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Inclusive Saturdays

CMA’s Inclusive Saturday Classes provide a free opportunity for children with an Autism Spectrum Disorder and their family and friends. CMA Teaching Artists are trained in facilitating structured workshops are specifically designed to help children with autism develop social skills, creative problem-solving, and expression through art. The program’s supportive environment also helps strengthen family ties and builds a sense of community for families affected by autism.

Ages 2-7

In these workshops, children and their families and caregivers explore different art mediums. This class focuses on sensory experiences while building motor skills, self-regulated independence and social skills. Families also participate in music, and movement exercises.

Ages 7 -15

These workshops use art and technology to build peer-to-peer relationships and digital storytelling skills. Families look closely at an exhibiting artwork for inspiration for their collaborative film. Students incorporate a variety of animation and sound techniques while exploring various art mediums.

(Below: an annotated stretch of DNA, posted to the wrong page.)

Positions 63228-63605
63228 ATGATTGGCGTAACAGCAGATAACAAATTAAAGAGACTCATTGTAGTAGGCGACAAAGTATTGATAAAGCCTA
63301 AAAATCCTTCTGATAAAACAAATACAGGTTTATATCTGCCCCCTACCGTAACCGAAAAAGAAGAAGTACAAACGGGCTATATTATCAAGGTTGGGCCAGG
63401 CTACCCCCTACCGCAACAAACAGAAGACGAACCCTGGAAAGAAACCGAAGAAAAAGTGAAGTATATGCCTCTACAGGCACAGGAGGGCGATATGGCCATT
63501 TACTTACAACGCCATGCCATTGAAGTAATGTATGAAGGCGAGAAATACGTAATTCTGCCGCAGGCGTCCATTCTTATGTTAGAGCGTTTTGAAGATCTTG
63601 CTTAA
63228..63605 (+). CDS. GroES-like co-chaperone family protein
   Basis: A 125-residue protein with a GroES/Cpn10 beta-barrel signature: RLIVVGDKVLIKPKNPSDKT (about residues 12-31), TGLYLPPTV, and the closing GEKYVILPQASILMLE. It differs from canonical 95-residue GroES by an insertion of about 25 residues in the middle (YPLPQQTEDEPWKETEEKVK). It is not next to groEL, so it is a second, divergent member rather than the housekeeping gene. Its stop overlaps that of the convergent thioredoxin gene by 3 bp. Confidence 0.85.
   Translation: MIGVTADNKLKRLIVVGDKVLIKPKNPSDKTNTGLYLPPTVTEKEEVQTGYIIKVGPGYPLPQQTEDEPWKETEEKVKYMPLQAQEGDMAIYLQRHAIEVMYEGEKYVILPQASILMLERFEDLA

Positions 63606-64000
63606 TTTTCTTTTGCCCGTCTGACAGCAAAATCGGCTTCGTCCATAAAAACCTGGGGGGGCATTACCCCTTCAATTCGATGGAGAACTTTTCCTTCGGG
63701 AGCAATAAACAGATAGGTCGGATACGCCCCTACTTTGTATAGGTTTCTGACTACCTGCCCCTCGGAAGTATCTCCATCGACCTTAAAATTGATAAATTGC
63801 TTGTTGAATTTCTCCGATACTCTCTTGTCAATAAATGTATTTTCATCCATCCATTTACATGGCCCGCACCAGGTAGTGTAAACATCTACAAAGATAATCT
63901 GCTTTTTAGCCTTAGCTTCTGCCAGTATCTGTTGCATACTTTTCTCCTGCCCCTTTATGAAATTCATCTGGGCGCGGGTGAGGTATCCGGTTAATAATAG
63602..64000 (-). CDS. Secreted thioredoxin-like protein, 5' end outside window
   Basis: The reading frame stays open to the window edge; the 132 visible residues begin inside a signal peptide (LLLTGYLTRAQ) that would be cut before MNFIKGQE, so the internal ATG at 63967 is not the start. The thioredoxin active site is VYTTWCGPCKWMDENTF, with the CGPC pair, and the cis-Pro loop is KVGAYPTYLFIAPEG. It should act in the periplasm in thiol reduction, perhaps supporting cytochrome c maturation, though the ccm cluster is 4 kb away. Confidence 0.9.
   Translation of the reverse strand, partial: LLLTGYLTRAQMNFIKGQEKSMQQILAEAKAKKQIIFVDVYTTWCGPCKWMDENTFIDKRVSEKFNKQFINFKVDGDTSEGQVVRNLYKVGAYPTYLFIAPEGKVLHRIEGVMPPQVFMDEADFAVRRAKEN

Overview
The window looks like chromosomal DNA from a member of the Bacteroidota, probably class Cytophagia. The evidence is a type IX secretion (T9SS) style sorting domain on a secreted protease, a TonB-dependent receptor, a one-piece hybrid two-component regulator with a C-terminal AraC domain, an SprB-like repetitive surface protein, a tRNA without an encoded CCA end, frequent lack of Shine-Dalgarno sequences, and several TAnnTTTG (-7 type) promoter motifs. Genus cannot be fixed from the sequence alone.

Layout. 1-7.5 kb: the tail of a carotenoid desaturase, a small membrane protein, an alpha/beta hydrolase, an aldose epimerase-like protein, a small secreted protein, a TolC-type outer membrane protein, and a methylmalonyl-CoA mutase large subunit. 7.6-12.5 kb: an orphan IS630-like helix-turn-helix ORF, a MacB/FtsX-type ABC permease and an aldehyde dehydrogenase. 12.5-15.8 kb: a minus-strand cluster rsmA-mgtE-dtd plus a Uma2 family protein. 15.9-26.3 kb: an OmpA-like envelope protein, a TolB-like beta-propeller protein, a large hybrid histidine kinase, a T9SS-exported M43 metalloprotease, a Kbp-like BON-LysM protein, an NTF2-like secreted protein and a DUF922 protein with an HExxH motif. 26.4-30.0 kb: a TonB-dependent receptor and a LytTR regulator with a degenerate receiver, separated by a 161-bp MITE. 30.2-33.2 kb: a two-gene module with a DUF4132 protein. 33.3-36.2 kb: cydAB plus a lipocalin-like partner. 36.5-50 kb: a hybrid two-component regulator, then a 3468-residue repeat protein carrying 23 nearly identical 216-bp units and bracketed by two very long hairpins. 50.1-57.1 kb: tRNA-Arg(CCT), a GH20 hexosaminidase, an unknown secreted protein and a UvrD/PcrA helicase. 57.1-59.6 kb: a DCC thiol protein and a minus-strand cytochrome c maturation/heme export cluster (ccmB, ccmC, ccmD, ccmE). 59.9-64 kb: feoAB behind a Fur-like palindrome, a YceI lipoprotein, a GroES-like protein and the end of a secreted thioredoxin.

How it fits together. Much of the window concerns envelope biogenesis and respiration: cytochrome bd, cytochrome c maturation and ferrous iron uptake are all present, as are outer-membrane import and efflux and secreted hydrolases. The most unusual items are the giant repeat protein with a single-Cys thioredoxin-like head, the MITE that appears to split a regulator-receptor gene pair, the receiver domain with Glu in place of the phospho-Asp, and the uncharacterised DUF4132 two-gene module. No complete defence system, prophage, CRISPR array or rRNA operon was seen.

Workshops are held from 9:30 to 10:45 a.m. Registration information is here.

Children's Museum of the Arts 103 Charlton St. NYC 212.274.0986

Brooklyn Children’s Museum Sensory Room

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The Sensory Room is an inclusive space where children of all abilities can engage with their peers and explore their senses. Sessions in the space are balanced between self-guided exploration of the space and a facilitated program by one of BCM’s Educators. The program might include story time, a song session, parachute play, or meeting one of the Museum’s live animals.

This room was created with an advisory committee of scholars and professionals with experience serving children with Autism Spectrum Disorders (ASD). All are welcome in this space, please let the Educator present know if your child has particular needs or sensitivities.

Sessions are be offered 2:00-2:30pm, 2:45-3:15pm, 3:30pm-4:00pm, 4:15pm-4:45pm. Space is limited to 10 children and their caregivers for each session, first come, first served.

Brooklyn Children's Museum 145 Brooklyn Avenue Brooklyn, NY 11213


Contact Us

Let’s discuss the challenges and goals of your 3 to 18 year old child or young adult on the autism spectrum. Our first meeting will include a thorough assessment of your child’s physical and emotional health.

Yes I want Help for My Child!